Many document formats allows you to add metadata to a document like title, subject and keywords. Widespread formats which does are html, ms-word, jpeg. Despite the fact that it is an effective way to organize your computer content it’s rarely used.
One reason is that even this three attributes have different meaning for html, word and jpeg. Try to find with google examples how to fill in. Let’s try to find one.
The known standard Dublin Core is already a good starting point because many metadata schemas are using it. It defines among others these attributes:
- title: The name given to the resource. Typically, a Title will be a name by which the resource is formally known, e.g. “My dog has fun”
- subject: The topic of the content of the resource. Typically, a Subject will be expressed as keywords or key phrases or classification codes that describe the topic of the resource. Recommended best practice is to select a value from a controlled vocabulary or formal classification scheme. Separate the keywords with semicolon, e.g “animal; dog; water”
- description: Description may include but is not limited to: an abstract, table of contents, reference to a graphical representation of content or a free-text account of the content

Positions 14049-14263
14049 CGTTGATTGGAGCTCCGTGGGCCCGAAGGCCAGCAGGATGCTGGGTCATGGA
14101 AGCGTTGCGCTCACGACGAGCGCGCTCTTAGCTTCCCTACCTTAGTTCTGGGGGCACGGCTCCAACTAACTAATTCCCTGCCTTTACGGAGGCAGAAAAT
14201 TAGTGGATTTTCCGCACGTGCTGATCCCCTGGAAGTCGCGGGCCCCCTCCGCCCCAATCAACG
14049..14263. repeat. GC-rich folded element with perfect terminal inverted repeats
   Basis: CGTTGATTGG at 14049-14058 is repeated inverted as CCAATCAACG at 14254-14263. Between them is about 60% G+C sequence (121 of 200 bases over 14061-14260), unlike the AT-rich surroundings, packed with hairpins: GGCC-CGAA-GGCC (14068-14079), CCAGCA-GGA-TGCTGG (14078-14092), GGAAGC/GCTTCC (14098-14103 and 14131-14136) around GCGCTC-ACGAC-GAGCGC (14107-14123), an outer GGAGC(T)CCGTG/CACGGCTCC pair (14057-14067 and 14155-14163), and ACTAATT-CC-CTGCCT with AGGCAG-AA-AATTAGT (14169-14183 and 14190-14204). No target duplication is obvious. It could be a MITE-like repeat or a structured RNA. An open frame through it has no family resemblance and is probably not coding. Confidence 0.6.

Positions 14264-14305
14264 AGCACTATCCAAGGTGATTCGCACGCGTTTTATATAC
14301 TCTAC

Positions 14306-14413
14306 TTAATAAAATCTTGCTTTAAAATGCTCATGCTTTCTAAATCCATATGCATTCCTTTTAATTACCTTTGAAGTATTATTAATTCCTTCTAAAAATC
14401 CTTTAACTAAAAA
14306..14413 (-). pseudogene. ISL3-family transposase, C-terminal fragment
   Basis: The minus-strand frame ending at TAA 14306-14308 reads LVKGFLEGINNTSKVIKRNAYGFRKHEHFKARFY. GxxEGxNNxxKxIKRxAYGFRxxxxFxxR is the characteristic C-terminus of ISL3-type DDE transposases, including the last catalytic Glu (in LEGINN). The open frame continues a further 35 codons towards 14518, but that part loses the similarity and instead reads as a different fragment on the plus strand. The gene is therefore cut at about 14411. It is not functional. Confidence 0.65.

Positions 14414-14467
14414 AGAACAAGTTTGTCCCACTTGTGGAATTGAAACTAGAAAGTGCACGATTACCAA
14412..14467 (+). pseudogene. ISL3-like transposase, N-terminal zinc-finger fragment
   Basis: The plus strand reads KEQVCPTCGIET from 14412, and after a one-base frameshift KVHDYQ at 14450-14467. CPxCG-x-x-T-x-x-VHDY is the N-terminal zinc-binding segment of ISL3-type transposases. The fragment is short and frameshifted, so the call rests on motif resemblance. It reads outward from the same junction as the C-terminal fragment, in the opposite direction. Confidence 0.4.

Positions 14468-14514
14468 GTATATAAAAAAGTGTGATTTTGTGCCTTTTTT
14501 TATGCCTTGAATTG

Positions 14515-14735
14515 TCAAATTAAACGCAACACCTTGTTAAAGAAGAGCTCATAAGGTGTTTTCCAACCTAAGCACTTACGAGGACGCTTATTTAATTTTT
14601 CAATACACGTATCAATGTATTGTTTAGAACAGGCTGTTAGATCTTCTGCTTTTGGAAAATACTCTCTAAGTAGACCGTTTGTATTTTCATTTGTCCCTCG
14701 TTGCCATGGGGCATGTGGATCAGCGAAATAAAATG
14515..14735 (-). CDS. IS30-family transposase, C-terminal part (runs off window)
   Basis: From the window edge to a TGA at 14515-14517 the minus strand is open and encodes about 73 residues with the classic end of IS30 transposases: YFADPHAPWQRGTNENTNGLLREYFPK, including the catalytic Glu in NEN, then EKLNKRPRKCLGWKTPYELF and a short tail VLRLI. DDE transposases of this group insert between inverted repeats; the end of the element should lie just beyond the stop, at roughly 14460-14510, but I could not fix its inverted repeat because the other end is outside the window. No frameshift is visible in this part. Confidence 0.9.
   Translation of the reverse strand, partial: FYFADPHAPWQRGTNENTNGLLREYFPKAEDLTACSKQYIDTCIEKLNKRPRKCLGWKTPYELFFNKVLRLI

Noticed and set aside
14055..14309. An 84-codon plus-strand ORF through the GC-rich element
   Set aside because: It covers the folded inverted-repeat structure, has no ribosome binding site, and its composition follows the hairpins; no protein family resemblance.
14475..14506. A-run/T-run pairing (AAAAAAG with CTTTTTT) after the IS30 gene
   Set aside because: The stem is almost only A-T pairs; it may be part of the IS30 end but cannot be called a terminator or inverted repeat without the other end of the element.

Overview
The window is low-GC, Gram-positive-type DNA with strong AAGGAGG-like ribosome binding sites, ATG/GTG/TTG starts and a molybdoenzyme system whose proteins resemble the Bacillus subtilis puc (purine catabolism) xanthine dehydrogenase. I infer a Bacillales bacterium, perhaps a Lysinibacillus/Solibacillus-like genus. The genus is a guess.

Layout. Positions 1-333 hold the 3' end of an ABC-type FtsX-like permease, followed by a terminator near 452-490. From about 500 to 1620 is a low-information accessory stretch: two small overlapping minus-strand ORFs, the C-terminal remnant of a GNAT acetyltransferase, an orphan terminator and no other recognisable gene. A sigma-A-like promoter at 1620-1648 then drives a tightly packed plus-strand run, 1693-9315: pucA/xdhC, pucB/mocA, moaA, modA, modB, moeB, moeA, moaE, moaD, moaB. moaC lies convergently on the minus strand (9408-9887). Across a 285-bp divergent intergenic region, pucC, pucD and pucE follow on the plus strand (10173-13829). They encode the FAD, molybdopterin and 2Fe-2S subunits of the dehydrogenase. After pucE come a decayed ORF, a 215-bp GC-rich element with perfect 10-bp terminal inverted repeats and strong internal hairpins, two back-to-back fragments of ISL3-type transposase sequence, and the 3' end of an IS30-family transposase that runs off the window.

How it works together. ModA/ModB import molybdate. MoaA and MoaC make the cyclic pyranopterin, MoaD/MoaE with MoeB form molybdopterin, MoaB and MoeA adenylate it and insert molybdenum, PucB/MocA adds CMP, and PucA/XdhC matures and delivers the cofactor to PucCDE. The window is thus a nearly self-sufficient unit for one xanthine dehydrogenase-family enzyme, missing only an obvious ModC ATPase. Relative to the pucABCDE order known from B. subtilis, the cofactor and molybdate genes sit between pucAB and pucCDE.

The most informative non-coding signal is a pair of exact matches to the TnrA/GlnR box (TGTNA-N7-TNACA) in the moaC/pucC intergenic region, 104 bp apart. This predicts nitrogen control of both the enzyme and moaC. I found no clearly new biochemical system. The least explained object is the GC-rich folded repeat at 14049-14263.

- source: A Reference to a resource from which the present resource is derived, e.g. “http://dublincore.org/documents/usageguide/elements.shtml”
How to use it in
- HTML can store metadata in the header section and initially only title, keywords, description but also allows to embed DC attributes like e.g. <meta name=”DC.title” content=”SELFHTML: Meta-Angaben”>. Always use the DC attributes.
- JPEG allows to store metadata in EXIF or XMP container inside the JPEG file. The future proof standard is XMP and default for most professional application (e.g. Adobe Photoshop, Apple Aperture). XMP supports natively the Dublin Core attributes
- MS-Word is as always different. They provide as default metadata title, subject, keywords and description and don’t support DC in their old formats. The new document format OpenXML is storing DC metadata but keeps also the attribute keywords. Best practice is to ignore the attribute keywords and use subject instead to add keywords
- OpenOffice also mismatches subject and keywords like it’s precursor and even in new OpenDocument Format.